well-vascularized so immune cells can gain access
How do anti-Ach receptor Ig cause myasthenia gravis?
antiAch receptor Ig binds receptor causing endocytosis and degradation, fewer receptors lead to decreased sensitivity to stimulation and progressive muscle weakening
Do IgG-mediated or Tcell-mediated autoimmune diseases present in newborns?
IgG-mediated, can be transferred in utero
How do you cure a newborn of autoimmune disorder transferred via IgG?
plasmapheresis to remove maternal Ab
What disease presents with anti-DNA and anti-nucleosome antibodies in immune complexes?
Why does the specificity of SLE response broaden over time?
the immune complex spreads and deposits elsewhere in body
What are 3 examples of T cell-mediated autoimmune diseases?
type 1 diabetes, RA, MS
What is the antigen in type 1 diabetes?
pancreatic b-cell antigen
Why is there hyperglycemia in type 1 diabetes?
B cells produce little to no insulin due to destruction by inflammatory cytotoxic CD8 T cells
What are the antigens of the autoantibodies in RA?
constant region of other antibodies (rheumatoid factor)
Is rheumatoid factor diagnostic for RA?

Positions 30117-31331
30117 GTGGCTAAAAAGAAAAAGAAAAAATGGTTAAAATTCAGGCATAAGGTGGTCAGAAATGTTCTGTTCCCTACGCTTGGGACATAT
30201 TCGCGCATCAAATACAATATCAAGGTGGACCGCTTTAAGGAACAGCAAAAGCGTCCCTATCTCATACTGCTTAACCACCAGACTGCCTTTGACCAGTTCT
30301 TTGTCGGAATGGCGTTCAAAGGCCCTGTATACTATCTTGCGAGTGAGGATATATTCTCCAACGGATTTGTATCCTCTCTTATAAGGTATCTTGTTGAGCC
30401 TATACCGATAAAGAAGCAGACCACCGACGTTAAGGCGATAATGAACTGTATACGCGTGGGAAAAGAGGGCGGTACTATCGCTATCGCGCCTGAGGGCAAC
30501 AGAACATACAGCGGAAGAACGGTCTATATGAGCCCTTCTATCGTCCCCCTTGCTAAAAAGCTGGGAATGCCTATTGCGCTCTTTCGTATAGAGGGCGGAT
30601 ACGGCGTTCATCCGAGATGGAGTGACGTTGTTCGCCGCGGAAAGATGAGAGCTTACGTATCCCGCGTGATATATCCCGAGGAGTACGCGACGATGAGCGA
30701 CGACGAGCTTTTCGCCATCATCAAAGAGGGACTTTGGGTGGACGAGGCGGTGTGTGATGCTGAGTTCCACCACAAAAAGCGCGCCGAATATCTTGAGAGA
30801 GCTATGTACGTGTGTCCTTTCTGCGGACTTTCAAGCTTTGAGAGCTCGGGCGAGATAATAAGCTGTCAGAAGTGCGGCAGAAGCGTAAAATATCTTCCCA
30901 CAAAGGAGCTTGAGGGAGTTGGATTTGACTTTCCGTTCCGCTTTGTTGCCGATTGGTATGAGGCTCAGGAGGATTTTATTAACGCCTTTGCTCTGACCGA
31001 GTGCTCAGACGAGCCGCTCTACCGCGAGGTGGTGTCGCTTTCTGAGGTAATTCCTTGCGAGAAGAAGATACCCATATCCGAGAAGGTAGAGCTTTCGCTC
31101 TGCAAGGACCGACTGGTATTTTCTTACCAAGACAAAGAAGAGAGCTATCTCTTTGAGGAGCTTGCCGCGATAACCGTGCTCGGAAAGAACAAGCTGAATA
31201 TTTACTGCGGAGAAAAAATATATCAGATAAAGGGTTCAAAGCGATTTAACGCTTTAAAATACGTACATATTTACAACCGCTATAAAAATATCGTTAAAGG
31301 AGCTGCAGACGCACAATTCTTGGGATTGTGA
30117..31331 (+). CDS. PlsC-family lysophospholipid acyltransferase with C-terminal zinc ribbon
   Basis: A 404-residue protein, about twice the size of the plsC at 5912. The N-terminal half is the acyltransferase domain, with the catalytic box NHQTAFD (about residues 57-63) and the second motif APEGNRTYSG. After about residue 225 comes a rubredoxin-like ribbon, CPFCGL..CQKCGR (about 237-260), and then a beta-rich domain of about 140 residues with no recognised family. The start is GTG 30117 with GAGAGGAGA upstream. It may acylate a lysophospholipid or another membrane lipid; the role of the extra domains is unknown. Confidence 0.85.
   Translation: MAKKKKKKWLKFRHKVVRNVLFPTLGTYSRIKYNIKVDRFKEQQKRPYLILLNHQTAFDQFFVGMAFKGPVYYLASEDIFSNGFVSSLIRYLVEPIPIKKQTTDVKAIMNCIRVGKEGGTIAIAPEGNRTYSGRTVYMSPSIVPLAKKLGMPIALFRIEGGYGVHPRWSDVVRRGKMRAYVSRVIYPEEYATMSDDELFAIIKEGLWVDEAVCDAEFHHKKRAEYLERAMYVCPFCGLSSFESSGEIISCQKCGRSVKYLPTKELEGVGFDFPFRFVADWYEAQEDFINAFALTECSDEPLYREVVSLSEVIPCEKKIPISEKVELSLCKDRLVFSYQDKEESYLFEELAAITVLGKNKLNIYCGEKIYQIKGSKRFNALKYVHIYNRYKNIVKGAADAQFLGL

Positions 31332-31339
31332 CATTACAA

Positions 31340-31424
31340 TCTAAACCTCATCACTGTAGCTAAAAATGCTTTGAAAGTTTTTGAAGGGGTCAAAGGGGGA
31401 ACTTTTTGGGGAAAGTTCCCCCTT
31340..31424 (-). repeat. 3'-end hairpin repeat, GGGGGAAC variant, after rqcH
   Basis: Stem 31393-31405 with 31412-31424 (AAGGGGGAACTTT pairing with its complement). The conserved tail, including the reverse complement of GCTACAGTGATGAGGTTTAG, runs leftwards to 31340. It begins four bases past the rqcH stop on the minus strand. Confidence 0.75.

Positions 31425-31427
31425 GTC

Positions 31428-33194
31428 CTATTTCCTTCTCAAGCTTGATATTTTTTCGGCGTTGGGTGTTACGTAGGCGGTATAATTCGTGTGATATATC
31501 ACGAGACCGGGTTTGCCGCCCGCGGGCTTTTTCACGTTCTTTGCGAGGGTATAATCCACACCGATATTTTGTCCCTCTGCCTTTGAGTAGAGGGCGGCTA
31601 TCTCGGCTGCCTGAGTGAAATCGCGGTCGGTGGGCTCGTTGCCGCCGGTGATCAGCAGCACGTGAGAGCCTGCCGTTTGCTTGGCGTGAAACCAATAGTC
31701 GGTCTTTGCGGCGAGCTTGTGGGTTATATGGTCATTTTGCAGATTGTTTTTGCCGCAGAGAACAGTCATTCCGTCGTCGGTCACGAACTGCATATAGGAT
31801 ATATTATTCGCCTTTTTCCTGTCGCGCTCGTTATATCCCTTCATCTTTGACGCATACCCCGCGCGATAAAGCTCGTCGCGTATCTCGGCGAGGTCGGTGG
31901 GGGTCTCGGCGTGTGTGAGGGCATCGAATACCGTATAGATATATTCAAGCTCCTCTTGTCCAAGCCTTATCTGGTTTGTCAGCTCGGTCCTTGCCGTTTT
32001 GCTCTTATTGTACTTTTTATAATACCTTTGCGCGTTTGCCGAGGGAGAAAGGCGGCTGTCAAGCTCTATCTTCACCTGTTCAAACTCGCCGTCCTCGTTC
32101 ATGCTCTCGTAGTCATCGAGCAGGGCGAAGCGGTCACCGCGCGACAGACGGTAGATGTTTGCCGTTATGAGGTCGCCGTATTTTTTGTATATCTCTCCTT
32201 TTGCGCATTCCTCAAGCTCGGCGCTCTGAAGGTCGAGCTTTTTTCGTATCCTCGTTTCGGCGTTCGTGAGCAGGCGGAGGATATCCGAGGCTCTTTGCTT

no, it can be found in other diseases too
What causes the joint damage in RA?
infiltration of inflammatory CD4 and CD8 cells that produce proteases and collagenases erode structures and damage cartilage
What are the antigens of the autoantibodies in MS?
myelin basic protein, proteolipid protein, myelin oligodendrocyte glycoprotein
How does MS occur?
autoimmune response to Ag in the myelin sheath of nerve cells involving Th1 CD4 T cells and macrophages resulting in the production of sclerotic plaques resulting in progressive paralysis
What are treatments for autoimmune disorders?
physical removal of Ag or immune complex, IV-IgG to remove antibody complex, NSAIDs, deplete immune cells, block activation of immune cells, replacement therapy, hormones
What is autoimmune thrombocytopenia?
platelet antigens are the targets of autoantibodies
What is Goodpasture's syndrome?
IgG against type IV collagen elicits inflammatory response in the renal tissue